I sat for a while on a bench in the cemetery writing in my trip journal (I did SO good at writing things down in Paris, but then didn't keep up with it in Rome. I still want to go back and jot some stuff down before I forget!) but then I noticed a tiny spider in my hair and realized that maybe a cemetery isn't the best place to hang out.

My next stop was The Galeries Lafayette, a giant elegant shopping mall with a (free!) rooftop terrace with an EPIC view of Paris & The Eiffel Tower. My mom tipped me off to this before I left on my trip, but I was still stunned when I walked out onto the terrace and took in this view. It was scorching out, so I got a mango sorbet and that just made everything even MORE perfect, just when I thought it had reached peak perfection already.

I also did a little shopping... it was mostly upscale retailers (like out-of-my-price-range retailers) but I did pick up a sweater on clearance and a little scalloped Ted Baker bag (this one.)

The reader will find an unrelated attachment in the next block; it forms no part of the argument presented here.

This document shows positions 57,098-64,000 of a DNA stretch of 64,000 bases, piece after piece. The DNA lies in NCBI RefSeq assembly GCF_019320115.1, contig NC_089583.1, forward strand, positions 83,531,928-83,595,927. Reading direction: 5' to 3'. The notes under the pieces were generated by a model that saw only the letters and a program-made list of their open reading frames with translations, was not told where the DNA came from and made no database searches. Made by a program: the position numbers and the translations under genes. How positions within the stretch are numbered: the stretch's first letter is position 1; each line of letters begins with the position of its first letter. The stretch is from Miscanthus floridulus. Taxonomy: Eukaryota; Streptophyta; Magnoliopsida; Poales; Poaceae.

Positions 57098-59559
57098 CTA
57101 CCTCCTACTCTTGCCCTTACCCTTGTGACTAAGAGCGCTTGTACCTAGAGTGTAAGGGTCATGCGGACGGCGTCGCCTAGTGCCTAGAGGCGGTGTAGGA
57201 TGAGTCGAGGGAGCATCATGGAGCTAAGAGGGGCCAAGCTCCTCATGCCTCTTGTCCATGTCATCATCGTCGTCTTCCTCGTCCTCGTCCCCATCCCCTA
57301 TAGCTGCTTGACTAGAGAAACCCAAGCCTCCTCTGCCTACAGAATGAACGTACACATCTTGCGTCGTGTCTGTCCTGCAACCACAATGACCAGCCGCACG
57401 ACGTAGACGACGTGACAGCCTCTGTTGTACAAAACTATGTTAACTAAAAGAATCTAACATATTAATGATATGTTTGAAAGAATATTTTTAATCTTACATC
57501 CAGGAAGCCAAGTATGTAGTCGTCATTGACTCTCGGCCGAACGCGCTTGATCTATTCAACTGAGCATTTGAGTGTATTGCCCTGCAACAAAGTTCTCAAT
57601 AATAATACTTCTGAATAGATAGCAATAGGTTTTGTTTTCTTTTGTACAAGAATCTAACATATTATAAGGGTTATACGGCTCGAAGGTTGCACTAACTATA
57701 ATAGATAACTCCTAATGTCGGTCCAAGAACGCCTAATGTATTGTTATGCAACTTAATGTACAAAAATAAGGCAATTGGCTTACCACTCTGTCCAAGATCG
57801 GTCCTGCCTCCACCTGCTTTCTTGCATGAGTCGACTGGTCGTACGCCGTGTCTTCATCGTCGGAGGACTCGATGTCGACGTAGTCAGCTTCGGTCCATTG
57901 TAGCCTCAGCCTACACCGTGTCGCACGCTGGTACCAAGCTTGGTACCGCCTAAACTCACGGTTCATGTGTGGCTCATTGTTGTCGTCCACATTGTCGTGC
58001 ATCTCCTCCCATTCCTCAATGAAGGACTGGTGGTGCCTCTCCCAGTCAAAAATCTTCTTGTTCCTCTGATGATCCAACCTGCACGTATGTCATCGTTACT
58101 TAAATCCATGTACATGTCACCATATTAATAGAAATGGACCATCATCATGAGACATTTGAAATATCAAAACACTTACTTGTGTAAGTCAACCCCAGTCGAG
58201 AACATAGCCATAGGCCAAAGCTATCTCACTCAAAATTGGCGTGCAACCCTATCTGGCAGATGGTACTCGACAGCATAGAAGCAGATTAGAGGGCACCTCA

My next stop was the Café de la Paix for a giant bottle of water and light "lunch" (cough, dessert, cough) I was being a giant movie nerd here -- the main reason I went was because Anna Karina and Jean-Luc Godard had their first date here. Earlier this year I saw Anna Karina at The Film Forum & heard her tell the story in person, so it was just a really special movie geek thing for me.

Speaking of being a movie geek, the next thing that I did was to get a taxi to the Fondation Jérôme Seydoux-Pathé, where they were showing one of my favorite movies, Le Samourai. I think the ticket-taker was a little confused since I clearly didn't understand anything she was saying to me in French when I was about to watch a movie without English subtitles, lol!